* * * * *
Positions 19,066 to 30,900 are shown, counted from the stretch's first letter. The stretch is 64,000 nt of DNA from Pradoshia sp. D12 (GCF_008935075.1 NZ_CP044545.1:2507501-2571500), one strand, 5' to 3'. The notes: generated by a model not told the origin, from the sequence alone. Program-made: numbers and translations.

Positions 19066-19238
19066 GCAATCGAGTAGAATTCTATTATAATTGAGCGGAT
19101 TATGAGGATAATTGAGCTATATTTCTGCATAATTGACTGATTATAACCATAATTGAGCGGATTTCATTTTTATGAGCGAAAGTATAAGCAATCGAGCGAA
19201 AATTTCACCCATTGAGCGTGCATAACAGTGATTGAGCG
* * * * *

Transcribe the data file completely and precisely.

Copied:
Positions 19,066 to 30,900 are shown, counted from the stretch's first letter. The stretch is 64,000 nt of DNA from Pradoshia sp. D12 (GCF_008935075.1 NZ_CP044545.1:2507501-2571500), one strand, 5' to 3'. The notes: generated by a model not told the origin, from the sequence alone. Program-made: numbers and translations.

Positions 19066-19238
19066 GCAATCGAGTAGAATTCTATTATAATTGAGCGGAT
19101 TATGAGGATAATTGAGCTATATTTCTGCATAATTGACTGATTATAACCATAATTGAGCGGATTTCATTTTTATGAGCGAAAGTATAAGCAATCGAGCGAA
19201 AATTTCACCCATTGAGCGTGCATAACAGTGATTGAGCG